Sunday, April 18, 2010

Pilot Script Review - Untitled Wyoming Project

Network: CW
Written By: Daniel Palladino & Amy Sherman-Palladino
Draft Date: January 12, 2010
Pages: 67

Blissfully, this 67 page script, like so many Gilmore Girls scripts before it, did not read like a 67 pages script.

UWP is about a family and about a town. You'd think Amy Sherman Palladino would be the person to write a show like that. I liked about half of the seasons of Gilmore Girls, so it's not that I don't like her distinct style Amy Sherman-Palladino. And I can definitely see, sometime in the future, caring about these characters as time passes.

But in the pilot? It's really hard. Mostly because of one character / sideplot in particular, but the "isn't this town populated by quirky characters?" thing just bothered me. Been there, seen that.

Things start off poorly when the first 3 pages of the script are flashes between the present and various times in the past of some man whose face we don't see until page 4 (even though we're following him for 3 pages). It's exposition, it's not done in a fantastic or even acceptable way... if I were the executive on the show, I'd say cut it and start at page 4 (and then the script would be a totally manageable network draft of 64 pages!)

The show is about the Thorpe family and their ranch in a town in Wyoming. Gideon, the man in the expository flashbacks, is a ranch hand and something of a horse whisperer, thanks to his deceased father. Oh, Gideon is only 22, but he's the oldest in his family of 5 siblings. Empthy! I should be feeling it! And I do. I also feel empathy for Dinah, the 16 year old and oldest sister, who spends a lot more time being a parent (even during school hours) than being a teenager. That's a story I'm interested in. The other 2 siblings, Maggie and Bird (both female, FYI), who live in the town (no, I don't recall what the town's name is... I'm not sure if it was mentioned) are young and plot devices. The final sibling and Gideon's only brother, Dakin, returns to town by the end of the script from Stanford University and OMG CONFLICT finally occurs. Seriously. Finally. It takes until page 50+ for there to really be conflict in this script.

And that's a problem. There's plenty of opportunity for conflict. For instance, Gideon is sleeping with the wife of a rich man, who Gideon knows. That's an acceptable, soap-y seed laid for later in series should it come to that.

But that man also wants to buy some of the Thorpe's land. And the sale of the ranch becomes a point of contention in the pilot. So here's a question... when Gideon goes to the family accountant, why does said accountant tell him that there's cash flow now and for the foreseeable future, and he'll warn Gideon if it gets to the point that they're in dire straits?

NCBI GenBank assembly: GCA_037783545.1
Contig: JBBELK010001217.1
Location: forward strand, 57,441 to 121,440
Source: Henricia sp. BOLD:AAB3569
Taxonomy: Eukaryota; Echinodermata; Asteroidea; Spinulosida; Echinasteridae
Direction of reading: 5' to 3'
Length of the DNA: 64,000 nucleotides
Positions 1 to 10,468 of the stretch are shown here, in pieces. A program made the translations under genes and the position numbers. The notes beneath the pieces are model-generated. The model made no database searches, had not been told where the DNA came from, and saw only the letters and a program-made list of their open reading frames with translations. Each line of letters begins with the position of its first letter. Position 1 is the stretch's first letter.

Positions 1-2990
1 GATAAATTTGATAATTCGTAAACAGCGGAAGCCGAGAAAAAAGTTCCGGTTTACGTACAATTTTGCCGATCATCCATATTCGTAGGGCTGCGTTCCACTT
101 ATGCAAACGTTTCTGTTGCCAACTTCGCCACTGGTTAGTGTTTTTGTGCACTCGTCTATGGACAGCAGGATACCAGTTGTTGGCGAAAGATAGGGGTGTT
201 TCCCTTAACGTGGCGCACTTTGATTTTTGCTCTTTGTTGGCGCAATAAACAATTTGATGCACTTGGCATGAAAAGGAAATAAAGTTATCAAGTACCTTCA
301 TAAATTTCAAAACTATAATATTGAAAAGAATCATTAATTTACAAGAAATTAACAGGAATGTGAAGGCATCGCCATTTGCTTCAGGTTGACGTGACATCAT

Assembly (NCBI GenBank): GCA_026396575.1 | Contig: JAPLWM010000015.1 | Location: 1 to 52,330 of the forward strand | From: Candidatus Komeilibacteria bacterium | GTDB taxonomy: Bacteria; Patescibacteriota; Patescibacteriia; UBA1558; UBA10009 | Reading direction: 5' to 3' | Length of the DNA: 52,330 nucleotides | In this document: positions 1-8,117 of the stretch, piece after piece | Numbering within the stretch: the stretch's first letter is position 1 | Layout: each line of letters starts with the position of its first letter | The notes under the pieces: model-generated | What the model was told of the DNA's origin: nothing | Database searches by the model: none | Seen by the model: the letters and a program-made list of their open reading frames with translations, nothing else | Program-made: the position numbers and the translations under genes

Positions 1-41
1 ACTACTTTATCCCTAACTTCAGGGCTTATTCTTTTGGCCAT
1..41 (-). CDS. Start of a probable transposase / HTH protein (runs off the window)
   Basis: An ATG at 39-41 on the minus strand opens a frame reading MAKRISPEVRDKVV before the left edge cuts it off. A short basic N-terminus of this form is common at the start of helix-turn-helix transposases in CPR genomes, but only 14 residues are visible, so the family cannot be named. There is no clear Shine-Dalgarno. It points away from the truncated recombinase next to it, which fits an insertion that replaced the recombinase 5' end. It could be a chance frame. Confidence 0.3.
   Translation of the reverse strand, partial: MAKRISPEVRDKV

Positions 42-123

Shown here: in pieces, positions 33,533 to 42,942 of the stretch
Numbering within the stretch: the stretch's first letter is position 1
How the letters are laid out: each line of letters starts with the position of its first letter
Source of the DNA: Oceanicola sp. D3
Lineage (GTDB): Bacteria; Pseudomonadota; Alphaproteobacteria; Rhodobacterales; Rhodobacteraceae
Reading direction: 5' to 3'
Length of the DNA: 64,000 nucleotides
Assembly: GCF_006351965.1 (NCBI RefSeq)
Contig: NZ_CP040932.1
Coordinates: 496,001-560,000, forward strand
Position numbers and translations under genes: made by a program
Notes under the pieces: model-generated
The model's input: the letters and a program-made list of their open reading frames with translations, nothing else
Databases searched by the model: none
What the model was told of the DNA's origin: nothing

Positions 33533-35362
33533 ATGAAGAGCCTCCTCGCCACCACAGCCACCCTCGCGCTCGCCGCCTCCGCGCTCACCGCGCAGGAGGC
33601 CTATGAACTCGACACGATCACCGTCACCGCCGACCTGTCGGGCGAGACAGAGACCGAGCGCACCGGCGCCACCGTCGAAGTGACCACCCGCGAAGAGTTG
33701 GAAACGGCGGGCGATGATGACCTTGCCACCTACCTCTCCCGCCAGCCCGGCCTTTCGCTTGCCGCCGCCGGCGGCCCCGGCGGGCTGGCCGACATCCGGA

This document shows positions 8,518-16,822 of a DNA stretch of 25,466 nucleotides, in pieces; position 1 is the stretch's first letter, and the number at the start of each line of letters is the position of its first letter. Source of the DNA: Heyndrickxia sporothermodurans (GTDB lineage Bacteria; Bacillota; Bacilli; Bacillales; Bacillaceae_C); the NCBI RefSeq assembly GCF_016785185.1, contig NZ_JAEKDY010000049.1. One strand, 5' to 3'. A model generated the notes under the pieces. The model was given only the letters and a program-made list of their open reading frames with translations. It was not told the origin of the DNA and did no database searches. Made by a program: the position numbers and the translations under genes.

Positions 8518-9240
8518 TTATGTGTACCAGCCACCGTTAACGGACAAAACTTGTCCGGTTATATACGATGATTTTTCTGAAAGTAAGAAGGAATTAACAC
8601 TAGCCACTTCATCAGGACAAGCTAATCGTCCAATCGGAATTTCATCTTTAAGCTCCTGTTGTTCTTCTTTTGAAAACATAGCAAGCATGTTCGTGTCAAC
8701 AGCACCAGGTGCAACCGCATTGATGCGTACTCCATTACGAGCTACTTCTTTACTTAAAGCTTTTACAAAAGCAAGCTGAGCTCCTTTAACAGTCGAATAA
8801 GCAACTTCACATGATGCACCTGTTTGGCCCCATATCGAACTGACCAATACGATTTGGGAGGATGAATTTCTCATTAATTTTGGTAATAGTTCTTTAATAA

Anyway. So, with the exception of Dakin coming way too late for my tastes and once he does being confused about what happened because so much internal family conflict happened so fast... I like the Thorpe family. I'd watch a show about them and their struggles. I'm not saying it's the most original thing ever, but there's definitely SOMETHING there.

And then there's 21 year old Lucy. Lucy December. She comes to town on page 20. And has over a page of crazy-person-talking-to-herself monologue.

She is, instantly, the the most intolerable person on the planet and I don't wish to spend a single minute with her, let alone allow her to suck away screentime from the Thorpe family. But we're subjected to her, and all of her self-aware Little House on the Prairie references, for a good deal of the script. She hates New York City, where she was born and has lived all her life, and has come out to help her grandmother, who just had a stroke. Only it turns out her grandmother is fully functional, and had not returned any of Lucy's phone calls about coming out to Wyoming because she wanted nothing to do with Lucy or the rest of the family. We're supposed to care about Lucy because two townies who own a clothing store take advantage of her (and we do smile when Gideon, crossing paths for the first time with Lucy, simply tells the women to give Lucy her money back). Sadly, their paths cross again and again until Lucy is attending the family dinner when Dakin comes home (even if there were some confusing time jumps and day count references that hopefully get resolved in script revisions).

I would be happier if their paths crossed with Lucy underhoof of Gideon's white horse.

Maybe an actress will be able to pull it off... I don't know. Frankly, my dear, I don't give a damn.


Anonymous said...

This project looks like a crib of 'Heartland', an exceptionally well-done CBC hour-long teen soap drama that has just completed its third season with 49 episodes in the can.

It's a family saga with impossibly good-looking young cowgirls and cowboys set upon an Alberta ranch, and I'm sure it could be picked up for a pocket change...rumour has it that the CBC licenced 'Just for Laughs' to ABC a few summers back for a $50k per episode pittance.

If Miss Ostroff paid any attention to what works and what doesn't on her affiliates (ahem, lets look at the Tribune group of stations, for example), she would learn that teen-soaps-from-Canada can be powerful ratings gatherers...hello 'Degrassi: The Next Generation', bonjour 'Edgemont'.

But this all makes too much sense for The CW. I'm sure this pilot pick-up will help Miss Ostroff patch things up with Miss Sherman-Palladino after that disastrous final season of 'Gilmore Girls' that was snatched away from her grasp.

Anonymously, DuMont

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